We hear about Hiram Halle Houses but what are they and who was he?

What is a Hiram Halle House?


Houlihan Lawrence Katonah Agents went to learn and enjoyed a tour led by Ebie Wood “A New Look: Hiram Halle’s Life & Legacy” last week at The Pound Ridge Historical Society Museum.

Hiram Halle was born in Cleveland, Ohio in 1867. He left school at 14. He became an inventor for Universal Oil Products. Their breakthrough product was a 100 percent octane aviation fuel, which gave the Allies superior air power over Germany and Japan in WWII.

When the company was sold in 1931, his life as a Philanthropist began. In 1933, New York’s “New School” saw the gathering storm in Europe and started a program called “Scholars in Exile” to bring German Jewish Scholars to the US. Halle pledged money to fund the first two years.

A great admirer and supporter of Albert Einstein, some of their correspondence is a highlight of the exhibit. In Pound Ridge he helped build the Elementary School, started the Fire Department, renovated a house in the Hamlet and had his friend, Emily Shaw, run the inn.

Long before destination anything was fashionable, “Emily Shaw’s” was destination dining for years – it is now “Jean-Georges The Inn at Pound Ridge”.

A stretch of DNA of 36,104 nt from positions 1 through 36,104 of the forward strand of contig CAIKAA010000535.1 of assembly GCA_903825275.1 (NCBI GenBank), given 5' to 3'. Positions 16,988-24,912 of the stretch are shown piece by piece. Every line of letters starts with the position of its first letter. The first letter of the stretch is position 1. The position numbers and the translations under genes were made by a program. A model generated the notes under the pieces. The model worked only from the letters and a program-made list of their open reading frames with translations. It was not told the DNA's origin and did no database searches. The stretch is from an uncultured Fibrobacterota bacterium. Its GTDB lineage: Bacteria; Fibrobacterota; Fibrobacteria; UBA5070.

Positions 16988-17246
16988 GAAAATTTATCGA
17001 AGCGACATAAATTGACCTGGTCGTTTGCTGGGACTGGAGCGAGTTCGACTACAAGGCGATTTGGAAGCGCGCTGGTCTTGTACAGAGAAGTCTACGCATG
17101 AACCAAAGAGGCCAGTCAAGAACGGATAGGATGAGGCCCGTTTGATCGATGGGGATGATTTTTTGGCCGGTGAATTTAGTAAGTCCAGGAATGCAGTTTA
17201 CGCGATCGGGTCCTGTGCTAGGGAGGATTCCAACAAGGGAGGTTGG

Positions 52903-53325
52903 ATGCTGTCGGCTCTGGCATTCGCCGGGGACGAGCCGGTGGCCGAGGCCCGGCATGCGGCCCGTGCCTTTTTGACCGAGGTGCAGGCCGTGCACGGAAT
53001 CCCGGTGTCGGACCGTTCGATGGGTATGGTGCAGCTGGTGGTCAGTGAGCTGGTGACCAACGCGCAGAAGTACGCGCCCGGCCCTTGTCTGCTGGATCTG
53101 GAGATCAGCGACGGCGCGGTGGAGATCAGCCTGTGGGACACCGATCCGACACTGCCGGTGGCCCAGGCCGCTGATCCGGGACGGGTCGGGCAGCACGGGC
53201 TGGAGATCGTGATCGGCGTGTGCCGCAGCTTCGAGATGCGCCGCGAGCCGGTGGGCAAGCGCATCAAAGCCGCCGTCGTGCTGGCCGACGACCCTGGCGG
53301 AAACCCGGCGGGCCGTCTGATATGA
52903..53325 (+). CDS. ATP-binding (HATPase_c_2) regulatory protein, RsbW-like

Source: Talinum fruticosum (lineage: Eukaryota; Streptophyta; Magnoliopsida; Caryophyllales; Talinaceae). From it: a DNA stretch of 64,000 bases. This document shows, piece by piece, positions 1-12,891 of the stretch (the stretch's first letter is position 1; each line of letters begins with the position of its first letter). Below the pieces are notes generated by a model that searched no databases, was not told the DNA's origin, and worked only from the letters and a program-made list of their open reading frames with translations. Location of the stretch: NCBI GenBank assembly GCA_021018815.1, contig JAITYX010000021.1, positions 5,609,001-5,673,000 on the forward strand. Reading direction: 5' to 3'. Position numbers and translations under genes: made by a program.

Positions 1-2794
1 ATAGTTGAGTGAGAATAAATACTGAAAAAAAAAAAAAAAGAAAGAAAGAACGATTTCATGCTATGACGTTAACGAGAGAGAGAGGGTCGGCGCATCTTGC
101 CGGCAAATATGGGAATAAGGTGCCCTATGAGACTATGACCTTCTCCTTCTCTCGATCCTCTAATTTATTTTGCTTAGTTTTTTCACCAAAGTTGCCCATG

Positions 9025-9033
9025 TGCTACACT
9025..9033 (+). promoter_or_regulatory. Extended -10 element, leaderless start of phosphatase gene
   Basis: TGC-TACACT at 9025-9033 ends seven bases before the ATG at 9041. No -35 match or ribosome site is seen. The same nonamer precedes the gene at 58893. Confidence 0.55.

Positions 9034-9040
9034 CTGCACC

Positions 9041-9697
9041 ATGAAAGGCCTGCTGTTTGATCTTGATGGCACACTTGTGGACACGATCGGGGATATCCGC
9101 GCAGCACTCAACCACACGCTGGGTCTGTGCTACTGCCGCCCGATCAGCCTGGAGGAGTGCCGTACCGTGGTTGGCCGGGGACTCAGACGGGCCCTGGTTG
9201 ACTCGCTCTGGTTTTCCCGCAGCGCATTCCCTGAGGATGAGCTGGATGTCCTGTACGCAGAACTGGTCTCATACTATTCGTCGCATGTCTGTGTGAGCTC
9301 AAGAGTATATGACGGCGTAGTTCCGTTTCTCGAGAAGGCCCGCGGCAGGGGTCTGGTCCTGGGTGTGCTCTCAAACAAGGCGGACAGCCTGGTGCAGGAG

He acquired several houses in Pound Ridge which he renovated not in the Colonial or Victorian style in which they were built but in an idealized Classical style. He travelled through New England for his building materials. Delicate and beautiful Palladian Styled windows, wide floor boards, antique mantels, hand blown glass windows and many both fine and rustic components grace these homes.

He rented them filled with Americana Antiques he found in his travels. We lost Hiram Halle in 1944. The exhibit is sponsored by Houlihan Lawrence Real Estate a strong supporter of our local communities.

More info about the Pound Ridge Historical Society Museum can be found at www.PoundRidgeHistorical.org.

The exhibit is open Saturdays and Sundays from 2 to 4 p.m. through Nov. 29. For additional times, contact the museum at 914-764-4333.